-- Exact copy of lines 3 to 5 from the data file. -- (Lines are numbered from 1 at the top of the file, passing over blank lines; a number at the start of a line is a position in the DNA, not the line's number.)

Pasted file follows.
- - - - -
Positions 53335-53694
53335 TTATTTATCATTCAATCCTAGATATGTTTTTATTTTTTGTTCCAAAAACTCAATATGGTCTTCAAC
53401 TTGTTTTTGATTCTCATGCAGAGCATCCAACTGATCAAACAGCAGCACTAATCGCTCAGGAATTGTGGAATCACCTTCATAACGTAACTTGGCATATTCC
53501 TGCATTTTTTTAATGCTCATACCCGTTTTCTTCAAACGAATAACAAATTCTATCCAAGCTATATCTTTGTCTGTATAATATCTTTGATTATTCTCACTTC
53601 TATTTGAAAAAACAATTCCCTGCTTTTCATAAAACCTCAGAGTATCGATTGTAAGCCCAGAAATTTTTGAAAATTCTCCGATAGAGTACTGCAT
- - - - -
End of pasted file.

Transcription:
53401 TTGTTTTTGATTCTCATGCAGAGCATCCAACTGATCAAACAGCAGCACTAATCGCTCAGGAATTGTGGAATCACCTTCATAACGTAACTTGGCATATTCC
53501 TGCATTTTTTTAATGCTCATACCCGTTTTCTTCAAACGAATAACAAATTCTATCCAAGCTATATCTTTGTCTGTATAATATCTTTGATTATTCTCACTTC
53601 TATTTGAAAAAACAATTCCCTGCTTTTCATAAAACCTCAGAGTATCGATTGTAAGCCCAGAAATTTTTGAAAATTCTCCGATAGAGTACTGCAT